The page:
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Scientists did a bird census

Well, if they are government drones, we're all doomed.

Researchers have estimated the Earth's individual bird population to be about 50 billion, according to a new study published in the Proceedings of the National Academy of Sciences on Monday. That's roughly one human for every six birds, CNET reports. Per National Geographic, the study is "the first attempt to estimate the world population of birds, species by species."

Since birds are flighty creatures (pun intended) by nature, researchers, of course, weren't able to count them individually. Instead, scientists used a combination of computer algorithms and "citizen-scientist" observations from bird watching database eBird to arrive at their monumental number.

You may be asking yourself, "Why now?" or just, "Why?" The answer is simple: "For the fields of ecology, evolutionary biology, and conservation, abundance estimates of organisms are essential," write the study's authors. "The distribution of species abundances is fundamental to numerous longstanding questions in ecology."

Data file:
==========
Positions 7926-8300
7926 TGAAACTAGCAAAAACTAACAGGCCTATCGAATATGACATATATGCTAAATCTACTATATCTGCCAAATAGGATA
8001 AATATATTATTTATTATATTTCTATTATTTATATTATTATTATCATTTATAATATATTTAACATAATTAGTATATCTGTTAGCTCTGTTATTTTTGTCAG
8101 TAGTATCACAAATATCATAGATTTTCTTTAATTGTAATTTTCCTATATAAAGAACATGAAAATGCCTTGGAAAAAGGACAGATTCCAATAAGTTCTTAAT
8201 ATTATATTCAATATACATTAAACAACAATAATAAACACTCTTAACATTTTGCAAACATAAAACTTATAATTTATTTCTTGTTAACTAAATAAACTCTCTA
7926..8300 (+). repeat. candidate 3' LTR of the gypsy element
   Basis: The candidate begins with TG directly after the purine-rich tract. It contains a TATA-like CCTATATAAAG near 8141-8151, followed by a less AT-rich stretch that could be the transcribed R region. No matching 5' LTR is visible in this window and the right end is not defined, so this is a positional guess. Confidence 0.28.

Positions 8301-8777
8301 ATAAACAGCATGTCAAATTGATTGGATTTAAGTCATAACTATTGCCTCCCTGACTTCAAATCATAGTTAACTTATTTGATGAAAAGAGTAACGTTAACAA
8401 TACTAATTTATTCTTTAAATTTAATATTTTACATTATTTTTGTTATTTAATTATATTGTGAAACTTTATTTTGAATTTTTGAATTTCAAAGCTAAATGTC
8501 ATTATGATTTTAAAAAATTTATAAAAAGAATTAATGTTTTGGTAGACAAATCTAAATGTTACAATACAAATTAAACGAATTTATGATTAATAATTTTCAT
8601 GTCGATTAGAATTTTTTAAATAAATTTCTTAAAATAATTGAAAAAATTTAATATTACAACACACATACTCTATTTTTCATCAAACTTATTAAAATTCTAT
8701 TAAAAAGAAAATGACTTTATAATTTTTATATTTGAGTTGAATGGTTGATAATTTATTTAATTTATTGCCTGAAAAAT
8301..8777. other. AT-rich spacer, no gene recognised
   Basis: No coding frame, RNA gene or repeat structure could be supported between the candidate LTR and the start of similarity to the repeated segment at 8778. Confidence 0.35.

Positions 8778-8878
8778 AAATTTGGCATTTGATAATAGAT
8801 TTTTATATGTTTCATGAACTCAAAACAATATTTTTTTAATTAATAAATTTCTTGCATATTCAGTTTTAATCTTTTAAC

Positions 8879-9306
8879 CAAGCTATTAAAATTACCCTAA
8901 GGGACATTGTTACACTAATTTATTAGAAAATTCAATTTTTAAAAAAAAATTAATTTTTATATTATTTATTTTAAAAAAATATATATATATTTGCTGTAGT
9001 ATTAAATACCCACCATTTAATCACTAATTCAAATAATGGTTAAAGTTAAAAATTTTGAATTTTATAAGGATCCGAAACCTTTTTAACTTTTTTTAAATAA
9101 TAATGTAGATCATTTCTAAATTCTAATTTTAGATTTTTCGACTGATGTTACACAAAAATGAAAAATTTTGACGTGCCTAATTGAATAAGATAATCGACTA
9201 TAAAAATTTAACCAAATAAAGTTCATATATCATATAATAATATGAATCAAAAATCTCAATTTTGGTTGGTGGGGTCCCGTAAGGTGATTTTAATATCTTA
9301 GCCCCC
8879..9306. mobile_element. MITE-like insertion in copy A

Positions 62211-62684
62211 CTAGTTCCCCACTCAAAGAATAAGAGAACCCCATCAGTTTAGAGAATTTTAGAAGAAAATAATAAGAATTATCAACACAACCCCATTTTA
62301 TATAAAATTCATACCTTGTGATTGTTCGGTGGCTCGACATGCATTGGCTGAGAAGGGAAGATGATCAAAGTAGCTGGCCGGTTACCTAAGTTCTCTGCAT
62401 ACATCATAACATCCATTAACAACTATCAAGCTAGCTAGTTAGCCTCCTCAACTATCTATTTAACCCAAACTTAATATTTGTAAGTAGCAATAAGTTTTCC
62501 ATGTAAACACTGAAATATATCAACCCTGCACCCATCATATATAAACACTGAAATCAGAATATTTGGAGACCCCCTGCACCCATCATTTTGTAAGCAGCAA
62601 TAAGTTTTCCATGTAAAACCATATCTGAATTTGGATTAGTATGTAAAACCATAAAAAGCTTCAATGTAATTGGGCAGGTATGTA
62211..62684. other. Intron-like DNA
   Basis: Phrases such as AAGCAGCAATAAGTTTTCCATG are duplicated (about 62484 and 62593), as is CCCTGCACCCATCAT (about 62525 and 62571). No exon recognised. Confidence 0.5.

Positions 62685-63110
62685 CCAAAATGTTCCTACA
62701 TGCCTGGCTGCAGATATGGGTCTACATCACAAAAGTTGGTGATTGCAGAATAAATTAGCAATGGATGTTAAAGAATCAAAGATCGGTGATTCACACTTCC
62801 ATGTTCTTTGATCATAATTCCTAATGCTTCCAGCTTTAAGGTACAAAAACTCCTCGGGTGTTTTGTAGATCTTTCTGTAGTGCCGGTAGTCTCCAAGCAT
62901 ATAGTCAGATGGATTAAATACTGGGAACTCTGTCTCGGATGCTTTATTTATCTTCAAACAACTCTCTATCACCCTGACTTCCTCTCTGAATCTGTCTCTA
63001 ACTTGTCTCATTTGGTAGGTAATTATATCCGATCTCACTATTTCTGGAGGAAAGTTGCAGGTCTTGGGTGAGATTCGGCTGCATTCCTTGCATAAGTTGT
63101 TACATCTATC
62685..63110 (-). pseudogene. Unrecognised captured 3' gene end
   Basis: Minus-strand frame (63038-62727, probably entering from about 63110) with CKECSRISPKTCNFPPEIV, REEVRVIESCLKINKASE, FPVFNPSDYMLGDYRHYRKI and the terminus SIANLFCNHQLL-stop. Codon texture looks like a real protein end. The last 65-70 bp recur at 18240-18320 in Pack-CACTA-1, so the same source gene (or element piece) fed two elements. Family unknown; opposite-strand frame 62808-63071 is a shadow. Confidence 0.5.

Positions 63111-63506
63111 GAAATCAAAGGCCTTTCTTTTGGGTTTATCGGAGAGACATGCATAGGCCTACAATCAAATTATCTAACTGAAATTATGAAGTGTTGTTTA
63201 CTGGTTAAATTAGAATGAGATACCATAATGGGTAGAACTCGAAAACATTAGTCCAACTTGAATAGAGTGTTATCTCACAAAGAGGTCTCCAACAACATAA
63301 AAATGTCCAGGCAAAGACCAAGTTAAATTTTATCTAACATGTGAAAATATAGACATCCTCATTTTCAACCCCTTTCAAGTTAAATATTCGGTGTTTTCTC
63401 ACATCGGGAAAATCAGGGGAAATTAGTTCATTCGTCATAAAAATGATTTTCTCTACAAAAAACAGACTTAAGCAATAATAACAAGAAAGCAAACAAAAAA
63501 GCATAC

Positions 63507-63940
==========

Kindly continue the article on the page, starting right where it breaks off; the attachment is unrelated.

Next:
Although the researchers make sure to qualify their results as estimates (the census focused on only about 92 percent of "all living bird species"), their findings do "represent the best-available data" at the moment, per CNET.

Now, there's only one question left to ask — did or did they not accurately count Martha Stewart's peacocks?